Coinage of Demerara & Essequibo

Started by Deeman, January 03, 2022, 11:24:06 AM

Previous topic - Next topic

0 Members and 1 Guest are viewing this topic.


Demerara and Essequibo were two river colonies along the northern coast of South America. Along with a third colony, Berbice, the three combined to form British Guiana (now Guyana) in 1831.

In 1745, Demerara was created as a separate Dutch colony out of a part of Essequibo and quickly became more successful than Essequibo mainly due to the influx of British settlers from the relatively crowded colony of Barbados. They brought knowledge and experience from their own colonies and were the first to introduce water-driven mills to the sugar plantations.

Formal British interest in the colony came as a by-product of the American Revolutionary Wars when Holland threw in their lot with Spain and France. Consequently, in 1781, Britain launched a major attack to seize all three of the River Colonies. Not for long though, as the French captured them the following year on behalf of the Dutch.

The Dutch West India Company's charter was allowed to expire in 1792 and administration came under the direct control of the Dutch government. Demerara and Essequibo were renamed the United Colony of Demerara and Essequibo. Berbice maintained its status as a separate colony.

During the French Revolutionary Wars, Britain retook the colonies in 1796. At the Peace of Amiens in 1802, that temporarily ended hostilities between France and Britain, they were returned to the Batavian Republic (successor state to the Republic of the Seven United Netherlands). But, when the fragile peace collapsed, the British reoccupied the colonies the following year. In 1812, Britain created the colony of Demerara-Essequibo and changed the name of Stabroek, then capital of Demerara, to Georgetown, which became the administrative centre.

As with much of the rest of South America and the Caribbean, the first silver coins in circulation in what is now Guyana were those of the Spanish dollar. Following Dutch colonisation of the area, the Dutch guilder circulated and this unit of currency continued under British control. One guilder was divisible by 20 stuivers (stivers), with 3 bits valued at 15 stuivers. A stiver had a value of 2d; the guilder's value was 1/8.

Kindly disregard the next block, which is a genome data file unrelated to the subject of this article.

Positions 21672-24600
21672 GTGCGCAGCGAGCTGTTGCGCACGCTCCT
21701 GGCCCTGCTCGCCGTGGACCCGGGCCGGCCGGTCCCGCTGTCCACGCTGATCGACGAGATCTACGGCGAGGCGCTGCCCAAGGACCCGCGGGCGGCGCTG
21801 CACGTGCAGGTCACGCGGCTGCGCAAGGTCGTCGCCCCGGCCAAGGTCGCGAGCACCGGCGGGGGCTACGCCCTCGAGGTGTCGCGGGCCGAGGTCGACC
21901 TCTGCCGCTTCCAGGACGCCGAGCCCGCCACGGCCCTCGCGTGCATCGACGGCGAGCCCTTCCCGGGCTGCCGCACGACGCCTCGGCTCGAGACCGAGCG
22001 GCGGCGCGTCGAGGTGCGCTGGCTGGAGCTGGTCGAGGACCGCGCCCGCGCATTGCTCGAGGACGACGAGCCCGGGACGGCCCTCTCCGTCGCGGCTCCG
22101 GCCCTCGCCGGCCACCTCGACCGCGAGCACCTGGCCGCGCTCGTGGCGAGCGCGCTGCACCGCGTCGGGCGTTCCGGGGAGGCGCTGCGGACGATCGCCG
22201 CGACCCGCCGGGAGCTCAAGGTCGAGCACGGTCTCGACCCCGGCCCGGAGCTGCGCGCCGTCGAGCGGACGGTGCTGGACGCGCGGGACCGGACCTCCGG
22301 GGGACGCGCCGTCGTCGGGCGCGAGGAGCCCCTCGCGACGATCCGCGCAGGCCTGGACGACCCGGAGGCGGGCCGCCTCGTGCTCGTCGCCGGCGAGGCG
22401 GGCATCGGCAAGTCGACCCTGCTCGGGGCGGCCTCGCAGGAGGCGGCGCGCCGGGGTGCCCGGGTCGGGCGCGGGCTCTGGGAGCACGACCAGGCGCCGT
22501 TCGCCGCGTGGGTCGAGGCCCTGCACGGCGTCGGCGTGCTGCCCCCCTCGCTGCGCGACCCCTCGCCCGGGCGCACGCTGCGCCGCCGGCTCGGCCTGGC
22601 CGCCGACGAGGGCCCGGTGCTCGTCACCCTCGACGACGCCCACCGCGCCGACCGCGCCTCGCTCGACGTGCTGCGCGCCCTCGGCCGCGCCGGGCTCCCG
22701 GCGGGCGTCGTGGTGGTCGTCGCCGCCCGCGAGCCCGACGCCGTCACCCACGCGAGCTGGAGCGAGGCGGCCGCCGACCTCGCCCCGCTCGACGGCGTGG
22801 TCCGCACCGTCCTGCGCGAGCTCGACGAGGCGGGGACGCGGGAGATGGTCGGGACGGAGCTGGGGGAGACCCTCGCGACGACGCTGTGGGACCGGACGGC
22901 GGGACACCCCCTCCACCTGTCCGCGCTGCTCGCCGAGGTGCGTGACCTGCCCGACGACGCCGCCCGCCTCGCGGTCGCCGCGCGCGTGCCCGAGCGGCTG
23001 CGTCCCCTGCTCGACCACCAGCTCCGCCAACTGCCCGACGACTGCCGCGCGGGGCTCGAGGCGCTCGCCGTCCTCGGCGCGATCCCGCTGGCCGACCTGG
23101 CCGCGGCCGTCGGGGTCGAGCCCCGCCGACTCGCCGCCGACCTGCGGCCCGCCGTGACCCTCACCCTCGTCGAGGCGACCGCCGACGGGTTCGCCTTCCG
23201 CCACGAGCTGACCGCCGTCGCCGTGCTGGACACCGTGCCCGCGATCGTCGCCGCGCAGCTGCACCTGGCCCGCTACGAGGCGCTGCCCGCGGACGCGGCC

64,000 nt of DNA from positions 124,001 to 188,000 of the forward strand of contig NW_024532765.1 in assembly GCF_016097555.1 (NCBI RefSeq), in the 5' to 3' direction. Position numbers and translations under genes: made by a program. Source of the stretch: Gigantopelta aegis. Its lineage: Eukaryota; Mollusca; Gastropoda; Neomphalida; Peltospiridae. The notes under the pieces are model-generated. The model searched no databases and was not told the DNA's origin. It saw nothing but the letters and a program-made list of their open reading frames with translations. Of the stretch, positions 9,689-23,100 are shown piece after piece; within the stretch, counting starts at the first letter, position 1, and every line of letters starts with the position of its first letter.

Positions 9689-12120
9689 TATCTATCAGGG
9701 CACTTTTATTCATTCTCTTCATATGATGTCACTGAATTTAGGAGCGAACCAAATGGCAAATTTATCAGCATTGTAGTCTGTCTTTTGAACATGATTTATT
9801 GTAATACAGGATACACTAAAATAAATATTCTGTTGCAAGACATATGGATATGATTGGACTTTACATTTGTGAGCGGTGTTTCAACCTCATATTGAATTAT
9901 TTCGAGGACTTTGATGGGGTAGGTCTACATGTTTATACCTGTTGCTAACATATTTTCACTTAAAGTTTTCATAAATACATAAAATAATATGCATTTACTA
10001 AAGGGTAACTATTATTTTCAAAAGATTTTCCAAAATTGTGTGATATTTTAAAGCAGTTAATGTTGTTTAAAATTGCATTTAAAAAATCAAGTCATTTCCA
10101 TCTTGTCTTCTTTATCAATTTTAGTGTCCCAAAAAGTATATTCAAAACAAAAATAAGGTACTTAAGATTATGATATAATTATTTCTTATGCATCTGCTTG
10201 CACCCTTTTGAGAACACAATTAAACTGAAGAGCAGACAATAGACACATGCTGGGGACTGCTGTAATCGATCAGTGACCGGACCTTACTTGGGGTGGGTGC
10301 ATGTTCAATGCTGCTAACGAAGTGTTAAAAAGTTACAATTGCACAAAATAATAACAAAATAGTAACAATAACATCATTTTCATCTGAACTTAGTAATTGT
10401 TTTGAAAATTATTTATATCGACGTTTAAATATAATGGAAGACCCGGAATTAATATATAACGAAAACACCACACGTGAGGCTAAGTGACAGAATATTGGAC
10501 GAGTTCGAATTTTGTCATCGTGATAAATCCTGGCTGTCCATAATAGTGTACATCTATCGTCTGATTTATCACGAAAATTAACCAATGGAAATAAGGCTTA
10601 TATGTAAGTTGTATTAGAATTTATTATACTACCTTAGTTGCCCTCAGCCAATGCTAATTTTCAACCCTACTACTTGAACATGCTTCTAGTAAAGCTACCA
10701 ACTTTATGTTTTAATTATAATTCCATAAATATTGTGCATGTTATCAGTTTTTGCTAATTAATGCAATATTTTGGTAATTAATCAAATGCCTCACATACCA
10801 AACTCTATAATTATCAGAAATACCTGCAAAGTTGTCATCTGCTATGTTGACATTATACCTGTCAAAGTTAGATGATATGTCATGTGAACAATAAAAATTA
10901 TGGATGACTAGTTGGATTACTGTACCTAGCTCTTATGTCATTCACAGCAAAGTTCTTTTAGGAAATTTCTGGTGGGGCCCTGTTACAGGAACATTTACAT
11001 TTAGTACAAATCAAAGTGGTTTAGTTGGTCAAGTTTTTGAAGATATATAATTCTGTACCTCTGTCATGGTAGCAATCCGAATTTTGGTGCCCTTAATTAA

The first issue of silver coinage for Demerara & Essequibo was noted in the minutes of the Court of Policy for their meeting on 9 Dec 1808, when the governor proposed the piercing and stamping of Spanish dollars (valued at 3 guilders or 12 bits). Those who held dollars would be directed to the authorities who would pierce and stamp them and return the dollars (still valued at 3 guilders) plus an additional payment of one bit. The government would keep the plug from the dollar (valued at 3 bits), stamp and issue them, thus giving a profit of 2 bits for each dollar presented for piercing. The circular hole with 19 crenations was cut from the obverse and an oval counterstamp, added above, was inscribed 'E.&D' over '3,G.L' within a beaded circle. The plug was counterstamped 'E.&D' over '3.Bts' within a beaded circle.

In 1809, regular silver coins, struck by the Royal Mint, were issued for Demerara and Essequibo in denominations of quarter, half, one, two and three guilders. They bore a portrait of George III and had a reverse inscription of COLONIES OF ESSEQUEBO & DEMERARY TOKEN (note the spelling of Essequibo & Demerara). In order to pay expenses, the fineness was reduced to 0.8166. These coins were made a legal tender by the Proclamation of the Governor of 3 Feb 1810. They were augmented by the issue of half and one copper stivers in 1813. The use of the word 'Token' was eliminated from subsequent issues.

In 1816, there was a further supply of quarter, half, one, two and three guilders, but this time the reverse inscription was UNITED COLONY OF DEMERARY & ESSEQUIBO (Essequibo spelt correctly). The obverse inscription also changed.

The issue was repeated in 1832, this time with the portrait of William IV and with the addition of an eighth guilder denomination. A quarter guilder was issued in 1833 and eighth, quarter, half and one guilder in 1835. Some coins of 1835 had an overstamped 1833 date. Though Berbice had been added to Demerara and Essequibo in 1831 to form British Guiana, the coins dated 1833-35 bore the reverse inscription was UNITED COLONY OF DEMERARY & ESSEQUIBO. Coins inscribed British Guiana appeared in 1836.


Authority of 1808

Demerara & Essequibo (1808) 3 guilders (12 bits), host coin 1792 Carlos IIII 8 réales, Mexico City mint, assayer FM, crenated hole and oval counterstamp 'E.&D' over '3.G.L'.

Demerara & Essequibo (1808) 3 guilders (12 bits), host coin 1799 Carlos IIII 8 réales, Peru Lima mint, assayer IJ, crenated hole and oval counterstamp 'E.&D' over '3.G.L'.

Demerara & Essequibo (1808) 3 bits, crenated plug from Spanish 8 réales counterstamped 'E.&D' over '3.Bts'.


Guilder issues of 1809

King George III, reverse inscription COLONIES OF ESSEQUEBO & DEMERARY TOKEN.


Stiver issues of 1813

King George III, reverse inscription COLONIES OF ESSEQUEBO & DEMERARY TOKEN.


Guilder issues of 1816

King George III, reverse inscription UNITED COLONY OF DEMERARY & ESSEQUIBO.


Guilder issues of 1832

King William IV, reverse inscription UNITED COLONY OF DEMERARY & ESSEQUIBO.

Mister T

Does anyone have any of these coins handy?

Looking at a 2 guilder is meant to be: 28mm wide, 2mm thick, 15.5g, .816 silver
Looking at a florin is meant to be: 28.3mm wide, 2.3mm thick, 11.31g, .925 silver

To me this doesn't seem right - the slightly smaller coin is noticeably heavier. I know the alloys are slightly different, but presumably the balance is made up of copper, and copper has a lower atomic weight than silver.


I believe the diameter of the 2 guilder coin was 34mm. Agree with 15.5 gm weight.


The 3 guilder is 37.2mm, weight 23.3gm.